Thursday, August 28, 2008

Income Inequality?

Here's another one I've heard: income equality in America is getting worse.


From a 2007 Census report:
Income inequality decreased between 2006 and 2007, as measured by shares of aggregate household income by quintiles and the Gini index. The share of aggregate income received by households in the top fifth of the income distribution declined, while the shares for the third and fourth quintiles increased. Meanwhile, the Gini index declined from 0.470 to 0.463, moving closer to 0, which represents perfect income equality (1 represents perfect inequality).
This "Gini coefficient" is the standard measurement for income inequality (how rich the rich are versus how poor the poor are). Under Clinton, it went from .433 to .462, an increase of .029.

Under Bush, it has gone to .463 after decreasing between 2006 and 2007, for a total increase of .001.

In other words, income inequality got worse under Clinton. Under Bush, it has not changed.

Here's the whole Census report. The quote was from page 13:

Oh dear lord! I found the greatest quote ever. Think about what I just said above and then read this quote from Bill Clinton's DNC speech:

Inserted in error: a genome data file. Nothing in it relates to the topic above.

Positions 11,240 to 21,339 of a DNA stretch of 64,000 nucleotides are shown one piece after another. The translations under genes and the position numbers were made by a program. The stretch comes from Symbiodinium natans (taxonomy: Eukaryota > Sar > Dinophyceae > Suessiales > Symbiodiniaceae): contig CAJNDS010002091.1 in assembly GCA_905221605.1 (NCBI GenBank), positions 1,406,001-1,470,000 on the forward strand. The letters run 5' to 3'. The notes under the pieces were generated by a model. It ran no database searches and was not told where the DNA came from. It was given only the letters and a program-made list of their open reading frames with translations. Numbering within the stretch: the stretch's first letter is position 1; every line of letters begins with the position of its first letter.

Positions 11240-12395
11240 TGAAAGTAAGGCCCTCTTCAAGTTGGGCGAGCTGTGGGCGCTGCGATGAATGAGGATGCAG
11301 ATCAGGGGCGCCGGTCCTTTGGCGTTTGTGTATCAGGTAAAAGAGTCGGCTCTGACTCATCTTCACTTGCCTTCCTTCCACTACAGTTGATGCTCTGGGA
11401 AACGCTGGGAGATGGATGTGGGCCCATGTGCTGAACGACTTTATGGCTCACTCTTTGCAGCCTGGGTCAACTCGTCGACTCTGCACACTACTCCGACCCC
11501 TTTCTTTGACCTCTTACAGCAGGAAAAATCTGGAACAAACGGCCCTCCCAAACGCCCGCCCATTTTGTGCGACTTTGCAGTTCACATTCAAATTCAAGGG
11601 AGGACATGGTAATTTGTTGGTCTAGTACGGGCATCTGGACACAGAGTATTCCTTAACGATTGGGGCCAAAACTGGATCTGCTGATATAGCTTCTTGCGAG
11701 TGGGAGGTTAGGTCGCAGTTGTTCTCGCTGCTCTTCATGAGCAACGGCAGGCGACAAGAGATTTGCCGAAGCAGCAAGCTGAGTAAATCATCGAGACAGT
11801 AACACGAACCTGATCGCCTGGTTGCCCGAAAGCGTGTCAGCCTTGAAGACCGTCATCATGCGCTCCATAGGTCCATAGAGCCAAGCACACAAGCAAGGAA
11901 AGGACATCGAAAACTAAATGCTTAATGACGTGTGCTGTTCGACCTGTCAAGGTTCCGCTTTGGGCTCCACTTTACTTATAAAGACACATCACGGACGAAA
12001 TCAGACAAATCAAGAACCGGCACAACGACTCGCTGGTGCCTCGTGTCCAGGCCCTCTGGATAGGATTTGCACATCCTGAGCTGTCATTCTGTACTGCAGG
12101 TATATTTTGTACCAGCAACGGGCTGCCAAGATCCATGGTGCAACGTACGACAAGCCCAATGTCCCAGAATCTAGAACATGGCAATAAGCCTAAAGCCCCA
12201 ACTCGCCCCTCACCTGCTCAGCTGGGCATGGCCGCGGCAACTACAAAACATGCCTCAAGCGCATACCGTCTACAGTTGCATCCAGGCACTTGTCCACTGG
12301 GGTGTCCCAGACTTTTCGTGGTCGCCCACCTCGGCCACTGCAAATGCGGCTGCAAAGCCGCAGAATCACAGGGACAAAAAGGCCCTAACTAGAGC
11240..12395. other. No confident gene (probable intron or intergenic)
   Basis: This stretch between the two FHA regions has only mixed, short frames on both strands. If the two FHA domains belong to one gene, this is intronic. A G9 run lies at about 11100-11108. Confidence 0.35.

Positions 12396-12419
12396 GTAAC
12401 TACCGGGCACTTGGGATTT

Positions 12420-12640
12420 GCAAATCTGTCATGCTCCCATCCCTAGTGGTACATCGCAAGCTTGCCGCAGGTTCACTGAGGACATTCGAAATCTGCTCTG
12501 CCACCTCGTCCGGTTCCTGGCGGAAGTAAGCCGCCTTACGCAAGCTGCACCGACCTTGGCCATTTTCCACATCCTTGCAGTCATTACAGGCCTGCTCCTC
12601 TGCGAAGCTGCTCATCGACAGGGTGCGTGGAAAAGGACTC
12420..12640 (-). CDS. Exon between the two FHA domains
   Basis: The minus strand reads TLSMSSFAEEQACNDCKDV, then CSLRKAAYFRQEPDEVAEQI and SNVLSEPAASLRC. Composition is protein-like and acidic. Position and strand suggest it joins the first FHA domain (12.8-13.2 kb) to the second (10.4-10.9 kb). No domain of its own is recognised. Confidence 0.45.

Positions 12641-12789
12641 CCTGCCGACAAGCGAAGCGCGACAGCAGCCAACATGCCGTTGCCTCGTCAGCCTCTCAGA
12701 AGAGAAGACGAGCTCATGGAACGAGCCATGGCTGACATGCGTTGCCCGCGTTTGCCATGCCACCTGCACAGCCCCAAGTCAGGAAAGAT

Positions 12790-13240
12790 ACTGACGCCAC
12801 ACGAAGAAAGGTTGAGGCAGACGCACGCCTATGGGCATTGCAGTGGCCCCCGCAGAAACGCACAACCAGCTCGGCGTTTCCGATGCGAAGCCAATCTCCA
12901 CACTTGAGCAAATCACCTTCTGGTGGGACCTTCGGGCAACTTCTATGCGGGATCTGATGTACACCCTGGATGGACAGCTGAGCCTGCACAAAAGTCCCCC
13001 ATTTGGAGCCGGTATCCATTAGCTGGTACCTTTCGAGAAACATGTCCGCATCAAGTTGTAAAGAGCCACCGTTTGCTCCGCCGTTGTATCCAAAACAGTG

"Look at the example the Republicans have set: American workers have given us consistently rising productivity. They've worked harder and produced more. What did they get in return? Declining wages, less than one-quarter as many new jobs as in the previous eight years, smaller health care and pension benefits, rising poverty and the biggest increase in income inequality since the 1920s."
Oh the irony.

The big increase in income inequality was under YOUR watch, Billy boy! Under Bush it hardly budged!

Maybe he's using some other index. You know, the one the US Census bureau apparently doesn't use.


Northern Paladin said...

I found out that Clinton got his information from an IRS report, however, the IRS report was comparing the top 1% to the bottom 20% rather than the population as a whole. He would be correct in saying that the richest of the rich are gaining ground on lowest 20%, but what does that actually mean and what impact does that actually have?

The Gini index is far more comprehensive and it still demonstrates that overall income equality is almost unchanged under Bush.

In my opinion, Clinton's finding is more along the lines of "if you look hard enough, you can find a statistic that agrees with you". I'm sure somewhere I could find a percentile of low income that has grown more than a percentile of high income and use that to say, "Income inequality is shrinking [based on the fact that the lower 23rd percentile income is closer to the higher 42nd percentile income in the state of Nebraska among left handed farm hands]" but I think I'll stick with the US Census and the Gini index, since that method has been used for almost 100 years.

Blissfully Delusional said...

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